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A CEO Woman, a Hot Girl, and a Maintenance Man walk into a bar. No, that’s not quite right, and this is not a joke. But the setup does sound like one, doesn’t it? Seven strangers get stuck in an elevator together. No, that’s really, truly the premise of Elevator and it’s currently on stage at Coast Playhouse in West Hollywood. Does it sound familiar to you? It’s possible you saw it at the Hollywood Fringe Festival in 2010 or at the Macha Theatre after that. But it has been awhile since you’ve had the opportunity and I say there’s no reason not to check it out.

In all seriousness, Elevator is The Breakfast Club reinvented for the stage, in a really good way. There are seven strong “types” that find themselves trapped together in a broken down office elevator. As previously mentioned, there’s a CEO Woman (Deborah Vancelette), Hot Girl (Karsen Rigby) and a Maintenance Man (William Stanford Davis), as well as a Business Man (us, Zack Carter), Office Temp (Erica Katzin), Musician (Devon Werkheiser), and Goth Girl (us, Vivi Thai). These are not my labels for the characters in this play, it’s from the playwright himself. They seem to hold true to their respective clichés until they are trapped together in a small place for waaaay too long. Long enough to get past the first judgements, preconceived notions, and stereotypes we, as an audience, as well as the characters, hold true for the types. All are fairly unlikeable at first, but their boredom and fear (and possibly a little pot smoking) lead them to take down their own walls and talk about life, love, family, rejection, sex, and insecurities, leading to some messy (and redeeming!) human truth.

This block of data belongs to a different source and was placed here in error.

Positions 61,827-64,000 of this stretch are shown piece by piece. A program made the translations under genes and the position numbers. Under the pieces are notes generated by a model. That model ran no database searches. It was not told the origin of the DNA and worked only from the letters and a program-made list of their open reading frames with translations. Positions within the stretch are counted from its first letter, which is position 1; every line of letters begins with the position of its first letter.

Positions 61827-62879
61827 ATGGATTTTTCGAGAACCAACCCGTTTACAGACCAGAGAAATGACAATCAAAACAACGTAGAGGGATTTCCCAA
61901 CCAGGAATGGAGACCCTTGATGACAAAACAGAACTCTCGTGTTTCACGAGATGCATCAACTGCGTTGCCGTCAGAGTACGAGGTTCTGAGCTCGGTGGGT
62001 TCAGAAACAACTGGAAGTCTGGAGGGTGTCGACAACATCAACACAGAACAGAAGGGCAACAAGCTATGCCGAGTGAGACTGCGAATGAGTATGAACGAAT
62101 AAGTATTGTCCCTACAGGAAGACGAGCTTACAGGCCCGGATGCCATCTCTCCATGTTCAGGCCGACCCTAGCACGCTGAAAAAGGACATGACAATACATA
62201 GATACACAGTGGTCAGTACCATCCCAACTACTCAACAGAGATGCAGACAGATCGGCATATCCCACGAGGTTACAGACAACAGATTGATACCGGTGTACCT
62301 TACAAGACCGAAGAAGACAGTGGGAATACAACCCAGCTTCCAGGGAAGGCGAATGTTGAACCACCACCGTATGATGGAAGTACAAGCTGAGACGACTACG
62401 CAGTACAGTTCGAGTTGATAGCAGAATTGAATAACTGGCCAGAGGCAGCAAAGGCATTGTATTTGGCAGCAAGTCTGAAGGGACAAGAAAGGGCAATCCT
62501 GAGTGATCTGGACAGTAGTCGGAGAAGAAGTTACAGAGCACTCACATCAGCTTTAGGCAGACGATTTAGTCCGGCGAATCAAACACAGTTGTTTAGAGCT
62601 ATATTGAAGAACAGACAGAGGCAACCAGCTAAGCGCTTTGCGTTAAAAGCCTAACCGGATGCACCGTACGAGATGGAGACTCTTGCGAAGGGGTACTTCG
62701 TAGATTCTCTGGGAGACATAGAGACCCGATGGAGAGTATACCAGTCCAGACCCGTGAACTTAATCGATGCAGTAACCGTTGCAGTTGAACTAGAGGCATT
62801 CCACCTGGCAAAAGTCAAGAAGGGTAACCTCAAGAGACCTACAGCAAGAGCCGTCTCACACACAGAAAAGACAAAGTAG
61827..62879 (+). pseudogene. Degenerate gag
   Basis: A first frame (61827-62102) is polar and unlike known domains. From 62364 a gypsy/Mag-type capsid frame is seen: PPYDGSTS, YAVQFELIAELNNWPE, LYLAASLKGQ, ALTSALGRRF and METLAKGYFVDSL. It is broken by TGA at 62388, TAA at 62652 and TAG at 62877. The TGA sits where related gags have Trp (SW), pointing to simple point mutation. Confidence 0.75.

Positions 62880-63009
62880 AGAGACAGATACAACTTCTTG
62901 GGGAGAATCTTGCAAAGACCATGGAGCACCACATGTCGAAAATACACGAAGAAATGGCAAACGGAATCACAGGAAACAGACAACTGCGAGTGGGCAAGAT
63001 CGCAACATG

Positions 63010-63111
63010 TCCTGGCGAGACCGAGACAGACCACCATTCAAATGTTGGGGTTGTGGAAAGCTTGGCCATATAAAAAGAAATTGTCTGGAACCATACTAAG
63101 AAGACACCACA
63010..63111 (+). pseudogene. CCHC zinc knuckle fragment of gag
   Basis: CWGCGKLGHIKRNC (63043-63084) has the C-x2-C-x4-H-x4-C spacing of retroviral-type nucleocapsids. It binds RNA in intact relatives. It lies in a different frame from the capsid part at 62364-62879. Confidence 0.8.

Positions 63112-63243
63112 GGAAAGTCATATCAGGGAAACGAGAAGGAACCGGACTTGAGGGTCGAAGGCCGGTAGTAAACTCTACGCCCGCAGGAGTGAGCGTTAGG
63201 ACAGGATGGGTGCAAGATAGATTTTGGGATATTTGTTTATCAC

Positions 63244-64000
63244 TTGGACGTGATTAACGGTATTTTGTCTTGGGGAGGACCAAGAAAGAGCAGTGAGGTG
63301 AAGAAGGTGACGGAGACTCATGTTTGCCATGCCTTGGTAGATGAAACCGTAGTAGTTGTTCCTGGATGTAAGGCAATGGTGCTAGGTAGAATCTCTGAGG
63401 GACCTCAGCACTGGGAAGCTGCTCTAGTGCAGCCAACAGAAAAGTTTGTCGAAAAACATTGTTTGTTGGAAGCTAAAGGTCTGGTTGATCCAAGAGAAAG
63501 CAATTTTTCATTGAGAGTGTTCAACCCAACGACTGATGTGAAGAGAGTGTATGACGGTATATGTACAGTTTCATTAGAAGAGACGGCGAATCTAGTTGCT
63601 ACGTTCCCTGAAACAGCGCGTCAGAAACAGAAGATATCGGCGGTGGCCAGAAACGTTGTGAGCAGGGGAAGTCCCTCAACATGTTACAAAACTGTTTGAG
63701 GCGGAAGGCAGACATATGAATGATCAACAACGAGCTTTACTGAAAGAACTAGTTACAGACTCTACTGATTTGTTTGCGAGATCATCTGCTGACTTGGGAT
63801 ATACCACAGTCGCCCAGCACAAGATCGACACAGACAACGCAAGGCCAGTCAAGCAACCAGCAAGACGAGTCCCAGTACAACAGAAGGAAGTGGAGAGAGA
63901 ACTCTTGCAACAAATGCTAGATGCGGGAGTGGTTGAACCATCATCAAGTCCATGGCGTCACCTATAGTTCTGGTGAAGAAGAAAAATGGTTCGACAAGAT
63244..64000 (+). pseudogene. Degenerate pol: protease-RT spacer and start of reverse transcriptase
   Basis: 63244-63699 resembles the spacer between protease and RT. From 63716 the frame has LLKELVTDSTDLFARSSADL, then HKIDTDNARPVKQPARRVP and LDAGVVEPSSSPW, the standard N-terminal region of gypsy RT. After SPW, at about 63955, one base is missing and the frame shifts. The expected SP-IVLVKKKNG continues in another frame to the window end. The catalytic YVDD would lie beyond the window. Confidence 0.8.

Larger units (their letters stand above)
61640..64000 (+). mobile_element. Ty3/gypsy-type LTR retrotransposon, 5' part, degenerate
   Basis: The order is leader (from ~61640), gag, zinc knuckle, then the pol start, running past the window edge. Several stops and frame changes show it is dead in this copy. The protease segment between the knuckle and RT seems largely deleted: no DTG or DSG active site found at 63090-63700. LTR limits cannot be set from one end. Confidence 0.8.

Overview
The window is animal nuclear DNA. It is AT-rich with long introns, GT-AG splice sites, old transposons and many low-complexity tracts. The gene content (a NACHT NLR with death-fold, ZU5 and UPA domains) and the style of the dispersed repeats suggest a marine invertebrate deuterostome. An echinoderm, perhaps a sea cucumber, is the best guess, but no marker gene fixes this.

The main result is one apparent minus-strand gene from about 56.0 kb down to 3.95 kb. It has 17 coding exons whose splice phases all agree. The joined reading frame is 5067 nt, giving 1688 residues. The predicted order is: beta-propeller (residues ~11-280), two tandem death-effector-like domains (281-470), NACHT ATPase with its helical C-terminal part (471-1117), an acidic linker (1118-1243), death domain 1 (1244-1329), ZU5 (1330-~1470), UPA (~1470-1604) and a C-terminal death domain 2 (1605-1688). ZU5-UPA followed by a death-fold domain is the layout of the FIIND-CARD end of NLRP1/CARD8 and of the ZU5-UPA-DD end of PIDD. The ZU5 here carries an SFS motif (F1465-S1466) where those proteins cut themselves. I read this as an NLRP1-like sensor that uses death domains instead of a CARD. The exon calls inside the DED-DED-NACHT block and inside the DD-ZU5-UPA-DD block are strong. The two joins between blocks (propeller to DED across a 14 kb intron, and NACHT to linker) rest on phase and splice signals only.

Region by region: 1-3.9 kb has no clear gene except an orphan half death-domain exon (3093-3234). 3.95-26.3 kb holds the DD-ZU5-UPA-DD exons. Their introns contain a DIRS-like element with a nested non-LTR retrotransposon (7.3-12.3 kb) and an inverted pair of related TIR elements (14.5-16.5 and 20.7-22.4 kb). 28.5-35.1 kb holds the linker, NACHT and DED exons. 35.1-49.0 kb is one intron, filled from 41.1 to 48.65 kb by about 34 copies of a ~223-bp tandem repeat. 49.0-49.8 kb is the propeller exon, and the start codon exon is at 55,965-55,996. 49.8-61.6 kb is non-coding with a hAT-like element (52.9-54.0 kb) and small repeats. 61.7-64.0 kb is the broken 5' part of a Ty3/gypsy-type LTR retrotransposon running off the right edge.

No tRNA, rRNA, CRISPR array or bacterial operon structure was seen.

The show (written and directed by Michael Leoni) is clever and well-received. There are fun theatrical gimmicks to keep it interesting. We hear the thoughts of the characters from time to time. Slow-mo is utilized on occasion and we even get a couple of memorable “musical numbers” that are pretty awe-inspiring. Although, I found myself most amused during a Breakfast Club-esque sequence when everyone was fidgeting in their various ways to create a silly sound extravaganza. That’s the best way I can describe it. Confused? Go see the show and let me know how you’d describe it! The actors are a solid bunch, and as well they should be—most were in the original cast! It’s a great ensemble. The set was pretty darn cool (David Goldstein), but I’d say the lighting was too flashy at times. We are stuck in an elevator, what’s with the disco lighting? Except for the fantasy moment between the Musician and the Hot Girl, I’d say it was too much. Does it really matter? No.

I feel compelled to mention that people really like the show. Which makes me like the show, honestly, or certainly more so. It’s a little too “After School Special” for my liking, normally. In the end everyone is better off for having been trapped. A plan has been made to solve all the problems that troubled them when entering the elevator, and the moral of the story is spelled out by the wise old Maintenance Man: love is all that matters. That’s a bit saccharine for me, BUT, there is something to be said for the people around me laughing (which I did plenty of), and crying, and leaping to their feet in applause at the show’s end, that makes one feel good as an audience member, even if it wasn’t a life changer for you personally. This show speaks profoundly to some, perhaps, and it entertained me. I’d say that is an absolute victory on both counts.

Coast Playhouse

8325 Santa Monica Blvd
West Hollywood, CA  90069

Extended through June 30th

Fri 8PM, Sat 8PM, Sun 3PM

Price: $40-$50 (look on discount sites)

90 minutes, no intermission